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Sekanjabin recipes (split from thread on making water more interesting)

InmanSQ Girl | Oct 8, 200712:21 PM     1

Note: this was split by the Moderators from this thread: http://www.chowhound.com/topics/358011

To those that mentioned sweetened vinegar, this is actually a several hundred year old idea. Sekanjabin is an lovely refreshing Persian drink, who's key ingredients are vinegar, mint (or other herb), and sugar. You basically boil the 3 together till you get a shelf stable concentrated syrup (lasts for years when you're done). Add a few teaspoons per glass of water and voila, ancient Gatorade with a lot better flavor!! I have made lemon, mint, chamomile, ginger, and lavender, all with great success!

Basic Mint Sekanjabin
4 cups sugar
2 1/2 cups water
1 cup vinegar
handfull of fresh mint

Dissolve the sugar in the water. (Yes, four cups of sugar _will_
dissolve in two and a half cups of water.) Bring to a boil. Add
vinegar. Turn down to a simmer; let simmer for about twenty to
thirty minutes. Remover from heat. Toss in mint leaves. Let
cool. When it is completely cool, remove the mint leaves and bottle
the syrup. To drink, mix syrup with water to taste (for most people,
one part of syrup to anywhere between five and ten parts of water).


My favorite: Lime Ginger
Simmer 2 cups of water
2 cups of sugar
1 pint of lime juice for 20 minutes
Steep several slices of fresh Ginger in the syrup while it
cools. It will be a lovely very pale green which can be enhanced
by storing a curl of the lime skin in each bottle. The flavor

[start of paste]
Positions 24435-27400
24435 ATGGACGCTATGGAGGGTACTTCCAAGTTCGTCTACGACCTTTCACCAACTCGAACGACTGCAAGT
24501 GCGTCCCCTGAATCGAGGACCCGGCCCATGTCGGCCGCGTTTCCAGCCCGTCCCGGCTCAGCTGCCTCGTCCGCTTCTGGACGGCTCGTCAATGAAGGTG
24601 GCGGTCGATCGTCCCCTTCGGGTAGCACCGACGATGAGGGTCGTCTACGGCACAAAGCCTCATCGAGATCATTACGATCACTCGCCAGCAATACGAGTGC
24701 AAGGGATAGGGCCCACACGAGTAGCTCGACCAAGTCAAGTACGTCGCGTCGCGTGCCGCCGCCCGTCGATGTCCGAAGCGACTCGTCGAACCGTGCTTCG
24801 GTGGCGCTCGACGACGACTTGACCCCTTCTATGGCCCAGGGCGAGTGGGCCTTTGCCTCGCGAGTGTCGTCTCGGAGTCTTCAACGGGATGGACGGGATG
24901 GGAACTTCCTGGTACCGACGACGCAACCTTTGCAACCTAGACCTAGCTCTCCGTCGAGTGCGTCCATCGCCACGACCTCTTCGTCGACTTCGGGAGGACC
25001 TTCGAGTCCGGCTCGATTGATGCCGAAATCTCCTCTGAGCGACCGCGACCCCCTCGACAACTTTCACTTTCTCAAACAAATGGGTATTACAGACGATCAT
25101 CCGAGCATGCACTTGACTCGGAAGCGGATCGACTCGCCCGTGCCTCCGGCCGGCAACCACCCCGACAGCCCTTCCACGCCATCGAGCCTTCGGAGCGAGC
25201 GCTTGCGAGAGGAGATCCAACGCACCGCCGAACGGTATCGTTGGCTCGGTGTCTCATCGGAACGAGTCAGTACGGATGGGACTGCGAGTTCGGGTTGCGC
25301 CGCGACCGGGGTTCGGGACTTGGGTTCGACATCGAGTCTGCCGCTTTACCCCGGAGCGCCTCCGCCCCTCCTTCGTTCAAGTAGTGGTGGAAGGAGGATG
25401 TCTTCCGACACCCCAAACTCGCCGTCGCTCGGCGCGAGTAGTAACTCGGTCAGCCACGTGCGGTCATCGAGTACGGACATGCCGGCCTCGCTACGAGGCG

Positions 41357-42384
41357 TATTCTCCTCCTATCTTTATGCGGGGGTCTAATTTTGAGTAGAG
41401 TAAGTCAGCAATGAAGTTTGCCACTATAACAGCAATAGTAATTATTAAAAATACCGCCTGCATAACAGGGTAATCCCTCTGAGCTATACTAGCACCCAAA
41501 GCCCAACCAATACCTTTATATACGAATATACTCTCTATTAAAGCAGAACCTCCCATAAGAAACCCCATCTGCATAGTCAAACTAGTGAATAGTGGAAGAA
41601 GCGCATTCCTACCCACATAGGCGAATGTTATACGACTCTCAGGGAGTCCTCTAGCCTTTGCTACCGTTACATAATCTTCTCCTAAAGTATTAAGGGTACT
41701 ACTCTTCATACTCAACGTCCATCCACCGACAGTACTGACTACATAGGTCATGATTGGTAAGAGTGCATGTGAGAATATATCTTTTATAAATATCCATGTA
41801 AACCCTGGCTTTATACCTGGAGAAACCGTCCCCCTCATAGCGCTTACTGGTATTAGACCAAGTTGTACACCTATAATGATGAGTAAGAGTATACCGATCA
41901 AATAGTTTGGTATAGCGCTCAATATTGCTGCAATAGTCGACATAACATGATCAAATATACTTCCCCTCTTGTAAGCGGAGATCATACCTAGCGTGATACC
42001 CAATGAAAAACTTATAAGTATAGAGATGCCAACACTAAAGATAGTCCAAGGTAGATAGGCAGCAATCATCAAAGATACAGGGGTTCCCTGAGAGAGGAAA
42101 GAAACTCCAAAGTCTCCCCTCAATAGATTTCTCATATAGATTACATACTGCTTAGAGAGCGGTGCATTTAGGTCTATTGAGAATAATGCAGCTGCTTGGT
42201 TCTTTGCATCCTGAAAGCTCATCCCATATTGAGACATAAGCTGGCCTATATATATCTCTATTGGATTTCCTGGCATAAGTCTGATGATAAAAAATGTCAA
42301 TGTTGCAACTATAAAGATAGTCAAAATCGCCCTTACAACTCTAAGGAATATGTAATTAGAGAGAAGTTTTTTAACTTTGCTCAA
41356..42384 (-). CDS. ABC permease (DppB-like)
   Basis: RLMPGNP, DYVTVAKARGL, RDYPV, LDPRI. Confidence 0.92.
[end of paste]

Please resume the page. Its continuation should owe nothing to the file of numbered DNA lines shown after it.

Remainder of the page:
can be increased by leaving a slice of ginger in each bottle too.

Clove Lemon: ( a scadian variant of lemonade)
2 cups of water
4 cups of sugar
1 pint of lemon juice simmer as above
Steep a half dozen cloves in the syrup. If you leave any in
the bottle, you may have to pour it through a strainer.

Orange Cinnamon:
2 cups water
4 cups sugar
1 can orange juice concentrate
2-3 sticks of cinnamon.
Note this is less sugar than in the others because of
the sweetness of oranges. This will be cloudy. I haven't figured
out how to get rid of it, if anyone else knows how -- please post.

This is not a syrup -- the honey IS a syrup. You just
make it up as you need it.
1 gallon water
1 cup honey
1/2 to 1 teaspoon salt (to taste)
1 cup cider vinegar
Note, it will take some effort to mix it properly if
you are using cold water. try mixing the honey and vinegar first
and gradually adding the water, mixing all the while.

Note: please use good white or red wine vinegar or cider vinegar, not white distilled vinegar as the flavor is too harsh (use it only for easter egg dye).

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